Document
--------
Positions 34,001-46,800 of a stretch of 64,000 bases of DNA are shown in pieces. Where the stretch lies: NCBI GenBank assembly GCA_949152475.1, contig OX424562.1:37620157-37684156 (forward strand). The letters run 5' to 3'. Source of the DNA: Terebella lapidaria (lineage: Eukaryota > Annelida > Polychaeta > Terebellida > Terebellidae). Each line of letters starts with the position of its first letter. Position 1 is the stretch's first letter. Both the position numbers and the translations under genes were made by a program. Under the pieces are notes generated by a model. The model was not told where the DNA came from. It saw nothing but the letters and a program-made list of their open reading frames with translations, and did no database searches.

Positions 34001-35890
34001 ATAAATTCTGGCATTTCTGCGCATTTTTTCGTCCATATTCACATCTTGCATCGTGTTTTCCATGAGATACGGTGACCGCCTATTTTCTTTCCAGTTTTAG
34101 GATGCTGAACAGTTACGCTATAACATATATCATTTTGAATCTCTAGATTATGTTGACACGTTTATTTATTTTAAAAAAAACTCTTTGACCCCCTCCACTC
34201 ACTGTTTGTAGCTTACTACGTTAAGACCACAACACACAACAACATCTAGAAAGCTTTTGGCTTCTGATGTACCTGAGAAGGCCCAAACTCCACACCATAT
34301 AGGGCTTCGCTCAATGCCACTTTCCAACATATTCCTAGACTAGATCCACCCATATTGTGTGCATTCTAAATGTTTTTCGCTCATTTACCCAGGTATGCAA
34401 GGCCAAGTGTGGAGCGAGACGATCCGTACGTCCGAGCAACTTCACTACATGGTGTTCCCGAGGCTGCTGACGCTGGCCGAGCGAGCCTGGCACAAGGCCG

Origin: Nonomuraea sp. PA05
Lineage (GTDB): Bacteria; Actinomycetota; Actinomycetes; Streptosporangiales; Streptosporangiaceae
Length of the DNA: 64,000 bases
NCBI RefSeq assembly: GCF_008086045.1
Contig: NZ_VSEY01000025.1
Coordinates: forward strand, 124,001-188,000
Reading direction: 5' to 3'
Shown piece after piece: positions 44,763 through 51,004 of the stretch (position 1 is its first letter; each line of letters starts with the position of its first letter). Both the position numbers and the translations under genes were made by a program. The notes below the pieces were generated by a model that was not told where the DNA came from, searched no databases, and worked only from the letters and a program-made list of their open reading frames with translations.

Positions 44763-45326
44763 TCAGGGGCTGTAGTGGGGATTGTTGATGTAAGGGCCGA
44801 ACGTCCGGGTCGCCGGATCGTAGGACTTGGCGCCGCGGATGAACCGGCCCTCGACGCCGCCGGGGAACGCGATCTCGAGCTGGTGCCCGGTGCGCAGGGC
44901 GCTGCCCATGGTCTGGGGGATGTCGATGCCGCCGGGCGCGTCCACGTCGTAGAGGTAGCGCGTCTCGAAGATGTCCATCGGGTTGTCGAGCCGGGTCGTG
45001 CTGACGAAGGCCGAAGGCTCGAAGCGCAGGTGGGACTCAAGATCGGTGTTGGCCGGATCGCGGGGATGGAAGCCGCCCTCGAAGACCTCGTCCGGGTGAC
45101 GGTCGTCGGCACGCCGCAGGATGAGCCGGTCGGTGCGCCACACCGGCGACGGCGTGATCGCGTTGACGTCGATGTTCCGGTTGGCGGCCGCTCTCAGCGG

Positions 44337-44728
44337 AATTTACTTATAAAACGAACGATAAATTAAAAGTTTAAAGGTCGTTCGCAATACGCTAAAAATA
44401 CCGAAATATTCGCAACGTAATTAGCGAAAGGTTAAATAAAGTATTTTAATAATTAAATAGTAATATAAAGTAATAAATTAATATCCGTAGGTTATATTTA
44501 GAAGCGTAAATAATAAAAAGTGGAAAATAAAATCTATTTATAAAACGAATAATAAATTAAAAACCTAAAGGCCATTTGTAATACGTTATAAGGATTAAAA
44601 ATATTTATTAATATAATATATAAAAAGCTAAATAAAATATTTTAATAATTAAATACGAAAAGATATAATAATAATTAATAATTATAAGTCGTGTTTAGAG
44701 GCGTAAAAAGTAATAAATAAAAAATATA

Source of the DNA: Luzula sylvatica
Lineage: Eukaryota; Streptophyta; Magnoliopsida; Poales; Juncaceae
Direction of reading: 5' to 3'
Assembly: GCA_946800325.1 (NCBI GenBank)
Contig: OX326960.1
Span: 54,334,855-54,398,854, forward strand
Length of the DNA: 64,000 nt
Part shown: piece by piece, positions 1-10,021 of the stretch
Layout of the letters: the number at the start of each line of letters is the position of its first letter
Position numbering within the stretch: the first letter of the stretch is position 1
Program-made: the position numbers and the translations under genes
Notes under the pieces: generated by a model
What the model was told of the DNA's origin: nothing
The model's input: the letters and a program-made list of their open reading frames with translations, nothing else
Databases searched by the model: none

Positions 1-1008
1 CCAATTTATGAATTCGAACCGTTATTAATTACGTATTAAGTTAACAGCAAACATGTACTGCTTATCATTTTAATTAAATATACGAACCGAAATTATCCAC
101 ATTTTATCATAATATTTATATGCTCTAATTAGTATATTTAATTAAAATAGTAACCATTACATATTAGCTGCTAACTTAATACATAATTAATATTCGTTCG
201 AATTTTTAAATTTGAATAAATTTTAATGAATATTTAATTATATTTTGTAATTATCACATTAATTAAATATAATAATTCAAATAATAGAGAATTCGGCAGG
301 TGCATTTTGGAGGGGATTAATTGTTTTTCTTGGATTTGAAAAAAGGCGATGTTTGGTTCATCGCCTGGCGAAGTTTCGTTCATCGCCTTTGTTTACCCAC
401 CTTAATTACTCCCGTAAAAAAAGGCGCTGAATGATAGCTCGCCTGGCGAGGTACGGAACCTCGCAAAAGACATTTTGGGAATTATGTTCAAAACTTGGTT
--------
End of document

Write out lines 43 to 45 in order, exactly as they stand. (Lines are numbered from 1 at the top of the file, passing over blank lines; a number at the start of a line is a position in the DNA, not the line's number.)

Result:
Positions 1-1008
1 CCAATTTATGAATTCGAACCGTTATTAATTACGTATTAAGTTAACAGCAAACATGTACTGCTTATCATTTTAATTAAATATACGAACCGAAATTATCCAC
101 ATTTTATCATAATATTTATATGCTCTAATTAGTATATTTAATTAAAATAGTAACCATTACATATTAGCTGCTAACTTAATACATAATTAATATTCGTTCG